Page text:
Do we exist in an educational echo chamber?

One outcome of being part of something as exciting as setting up a brand new school is that you find yourself explaining (or at least attempting to) the underlying philosophy of the said school. Whilst we are still wrangling with the precise wording of the vision and principles I do have fairly strong personal philosophies about education that (I think) reflect those of the school...I mean, I assume that's why I got the job? Isn't it? I know I value student engagement, creativity, future focus, innovation, collaboration and differentiated or personalised learning. I know I care deeply about professional development, teaching as inquiry and the thoughtful integration of e-learning tools and strategies.

However, I am also aware that I am very good at surrounding myself, in both a digital and physical sense, with educators who hold similar views and share similar passions to mine.

This leads to me to my latest edu-conundrum. Is our ability to curate our reading/listening/viewing through platforms such as Twitter and RSS feeds etc. actually just creating a an echo chamber that simply amplifies what (I think) I know to be true. Is this ability to manipulate and control our information flow actually narrowing our views and preventing us to from challenging and questioning these beliefs? Then, on top of this, particularly if you are a bit of an edu-geek and 'professionaldevelopmentophile' like me, you also attend many (and I mean MANY) conferences (and unconferences) that do little more than reinforce these beliefs and passions. The converted happily preaching to the converted. We might share, discuss and even debate, but really, we do so within a safe wee haven that only represents a small portion of a much broader educational sector. I can't even use the "but my beliefs are backed by research" card, because lets be fair, you can find research to support most things, and history has shown how misguided and even deadly this can be.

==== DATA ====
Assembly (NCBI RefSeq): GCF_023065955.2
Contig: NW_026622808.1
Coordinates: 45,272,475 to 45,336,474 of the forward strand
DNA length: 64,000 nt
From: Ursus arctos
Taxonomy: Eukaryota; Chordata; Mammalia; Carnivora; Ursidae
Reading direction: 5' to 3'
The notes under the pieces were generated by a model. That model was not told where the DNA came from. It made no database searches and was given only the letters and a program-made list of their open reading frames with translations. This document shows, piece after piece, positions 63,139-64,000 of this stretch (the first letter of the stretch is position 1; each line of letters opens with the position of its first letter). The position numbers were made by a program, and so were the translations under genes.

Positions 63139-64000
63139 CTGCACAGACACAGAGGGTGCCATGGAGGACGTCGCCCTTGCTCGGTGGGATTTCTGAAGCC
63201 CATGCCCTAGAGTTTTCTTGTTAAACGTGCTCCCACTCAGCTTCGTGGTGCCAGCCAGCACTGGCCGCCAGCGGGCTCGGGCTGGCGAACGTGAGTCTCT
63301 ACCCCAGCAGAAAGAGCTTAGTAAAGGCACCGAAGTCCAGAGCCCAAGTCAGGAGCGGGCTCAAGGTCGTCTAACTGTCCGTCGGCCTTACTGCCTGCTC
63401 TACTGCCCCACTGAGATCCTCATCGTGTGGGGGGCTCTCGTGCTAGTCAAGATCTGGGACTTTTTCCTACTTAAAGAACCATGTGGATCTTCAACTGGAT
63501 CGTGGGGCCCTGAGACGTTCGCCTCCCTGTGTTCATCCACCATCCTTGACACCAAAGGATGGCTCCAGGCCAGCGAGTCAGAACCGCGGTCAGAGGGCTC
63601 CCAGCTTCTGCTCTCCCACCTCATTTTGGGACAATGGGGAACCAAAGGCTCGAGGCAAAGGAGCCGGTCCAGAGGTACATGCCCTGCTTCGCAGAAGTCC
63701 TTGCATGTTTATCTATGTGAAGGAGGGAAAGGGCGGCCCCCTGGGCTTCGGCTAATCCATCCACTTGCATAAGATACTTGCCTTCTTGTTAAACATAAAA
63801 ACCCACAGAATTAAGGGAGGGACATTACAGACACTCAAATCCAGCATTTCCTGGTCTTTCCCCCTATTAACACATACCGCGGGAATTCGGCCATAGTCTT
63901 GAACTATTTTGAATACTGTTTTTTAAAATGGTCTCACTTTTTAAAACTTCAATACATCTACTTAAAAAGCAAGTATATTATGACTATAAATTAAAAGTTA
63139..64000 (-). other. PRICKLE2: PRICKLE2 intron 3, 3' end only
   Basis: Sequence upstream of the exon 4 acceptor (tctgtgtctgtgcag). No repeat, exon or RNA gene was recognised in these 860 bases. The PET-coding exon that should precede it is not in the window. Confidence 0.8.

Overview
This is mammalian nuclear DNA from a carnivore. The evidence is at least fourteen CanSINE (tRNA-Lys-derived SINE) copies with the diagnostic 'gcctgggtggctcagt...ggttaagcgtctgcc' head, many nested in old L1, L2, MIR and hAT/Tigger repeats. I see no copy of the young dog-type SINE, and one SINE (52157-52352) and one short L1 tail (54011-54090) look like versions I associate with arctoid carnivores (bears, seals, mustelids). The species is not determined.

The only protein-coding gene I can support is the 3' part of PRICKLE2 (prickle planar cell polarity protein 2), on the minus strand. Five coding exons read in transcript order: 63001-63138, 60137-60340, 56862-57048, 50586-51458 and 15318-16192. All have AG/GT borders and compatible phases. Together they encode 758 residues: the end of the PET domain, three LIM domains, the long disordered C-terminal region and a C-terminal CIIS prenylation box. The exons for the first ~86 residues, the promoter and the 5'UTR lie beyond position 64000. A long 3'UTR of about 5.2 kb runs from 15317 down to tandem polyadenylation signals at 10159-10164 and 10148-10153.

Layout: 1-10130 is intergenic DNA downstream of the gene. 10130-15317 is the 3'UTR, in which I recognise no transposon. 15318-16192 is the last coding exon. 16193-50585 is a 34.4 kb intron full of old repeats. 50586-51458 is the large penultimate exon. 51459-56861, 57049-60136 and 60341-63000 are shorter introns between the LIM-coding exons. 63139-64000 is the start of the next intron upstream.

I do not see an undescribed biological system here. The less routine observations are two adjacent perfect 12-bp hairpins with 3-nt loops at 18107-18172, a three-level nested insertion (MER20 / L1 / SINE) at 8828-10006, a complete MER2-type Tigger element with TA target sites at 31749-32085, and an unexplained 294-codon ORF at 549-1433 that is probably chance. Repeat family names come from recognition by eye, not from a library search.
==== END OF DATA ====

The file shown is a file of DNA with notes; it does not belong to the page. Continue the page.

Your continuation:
I know (I think) I can be safe in my beliefs if I undertake an inquiry and/or research so as to measure outcomes, based on interventions informed by these beliefs...but even that is hard to prove as being evidence that MY beliefs are "right" and could actually, at least in part, be influenced by a number of other factors.

So where does that leave us?

How do I actually go about ensuring I am genuinely challenging my educational beliefs, ideas, values?

Do I even need to?
I suspect I do.

Or is the realisation that I might be stuck in an an educational echo chamber actually enough?
I suspect it isn't.

Comments

  1. Whew! Most of, if not all, what I am reading is saying the same thing. None of it is saying let's do more of the same.

    ReplyDelete
    Replies
    1. See what happens when you give me "time to de-school" Maurie! I get all deep and meaningful and rather navel gaze-y. You've unleashed the ponderer in me! :)

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    2. Hey Claire, I know what you mean. Today's technology makes it very easy to find people and research to support already held views and positions. It creates tribes of people of like minds so it is easy to think everyone thinks the same way. This is very comfortable. However it is also easy to find other viewpoints or critiques if you want to. The point is you have to deliberately seek counter points yourself. This can be a useful exercise because sometimes reading counter views can more easily clarify tour key values and "non negotiables" than continually read things saying the same things.

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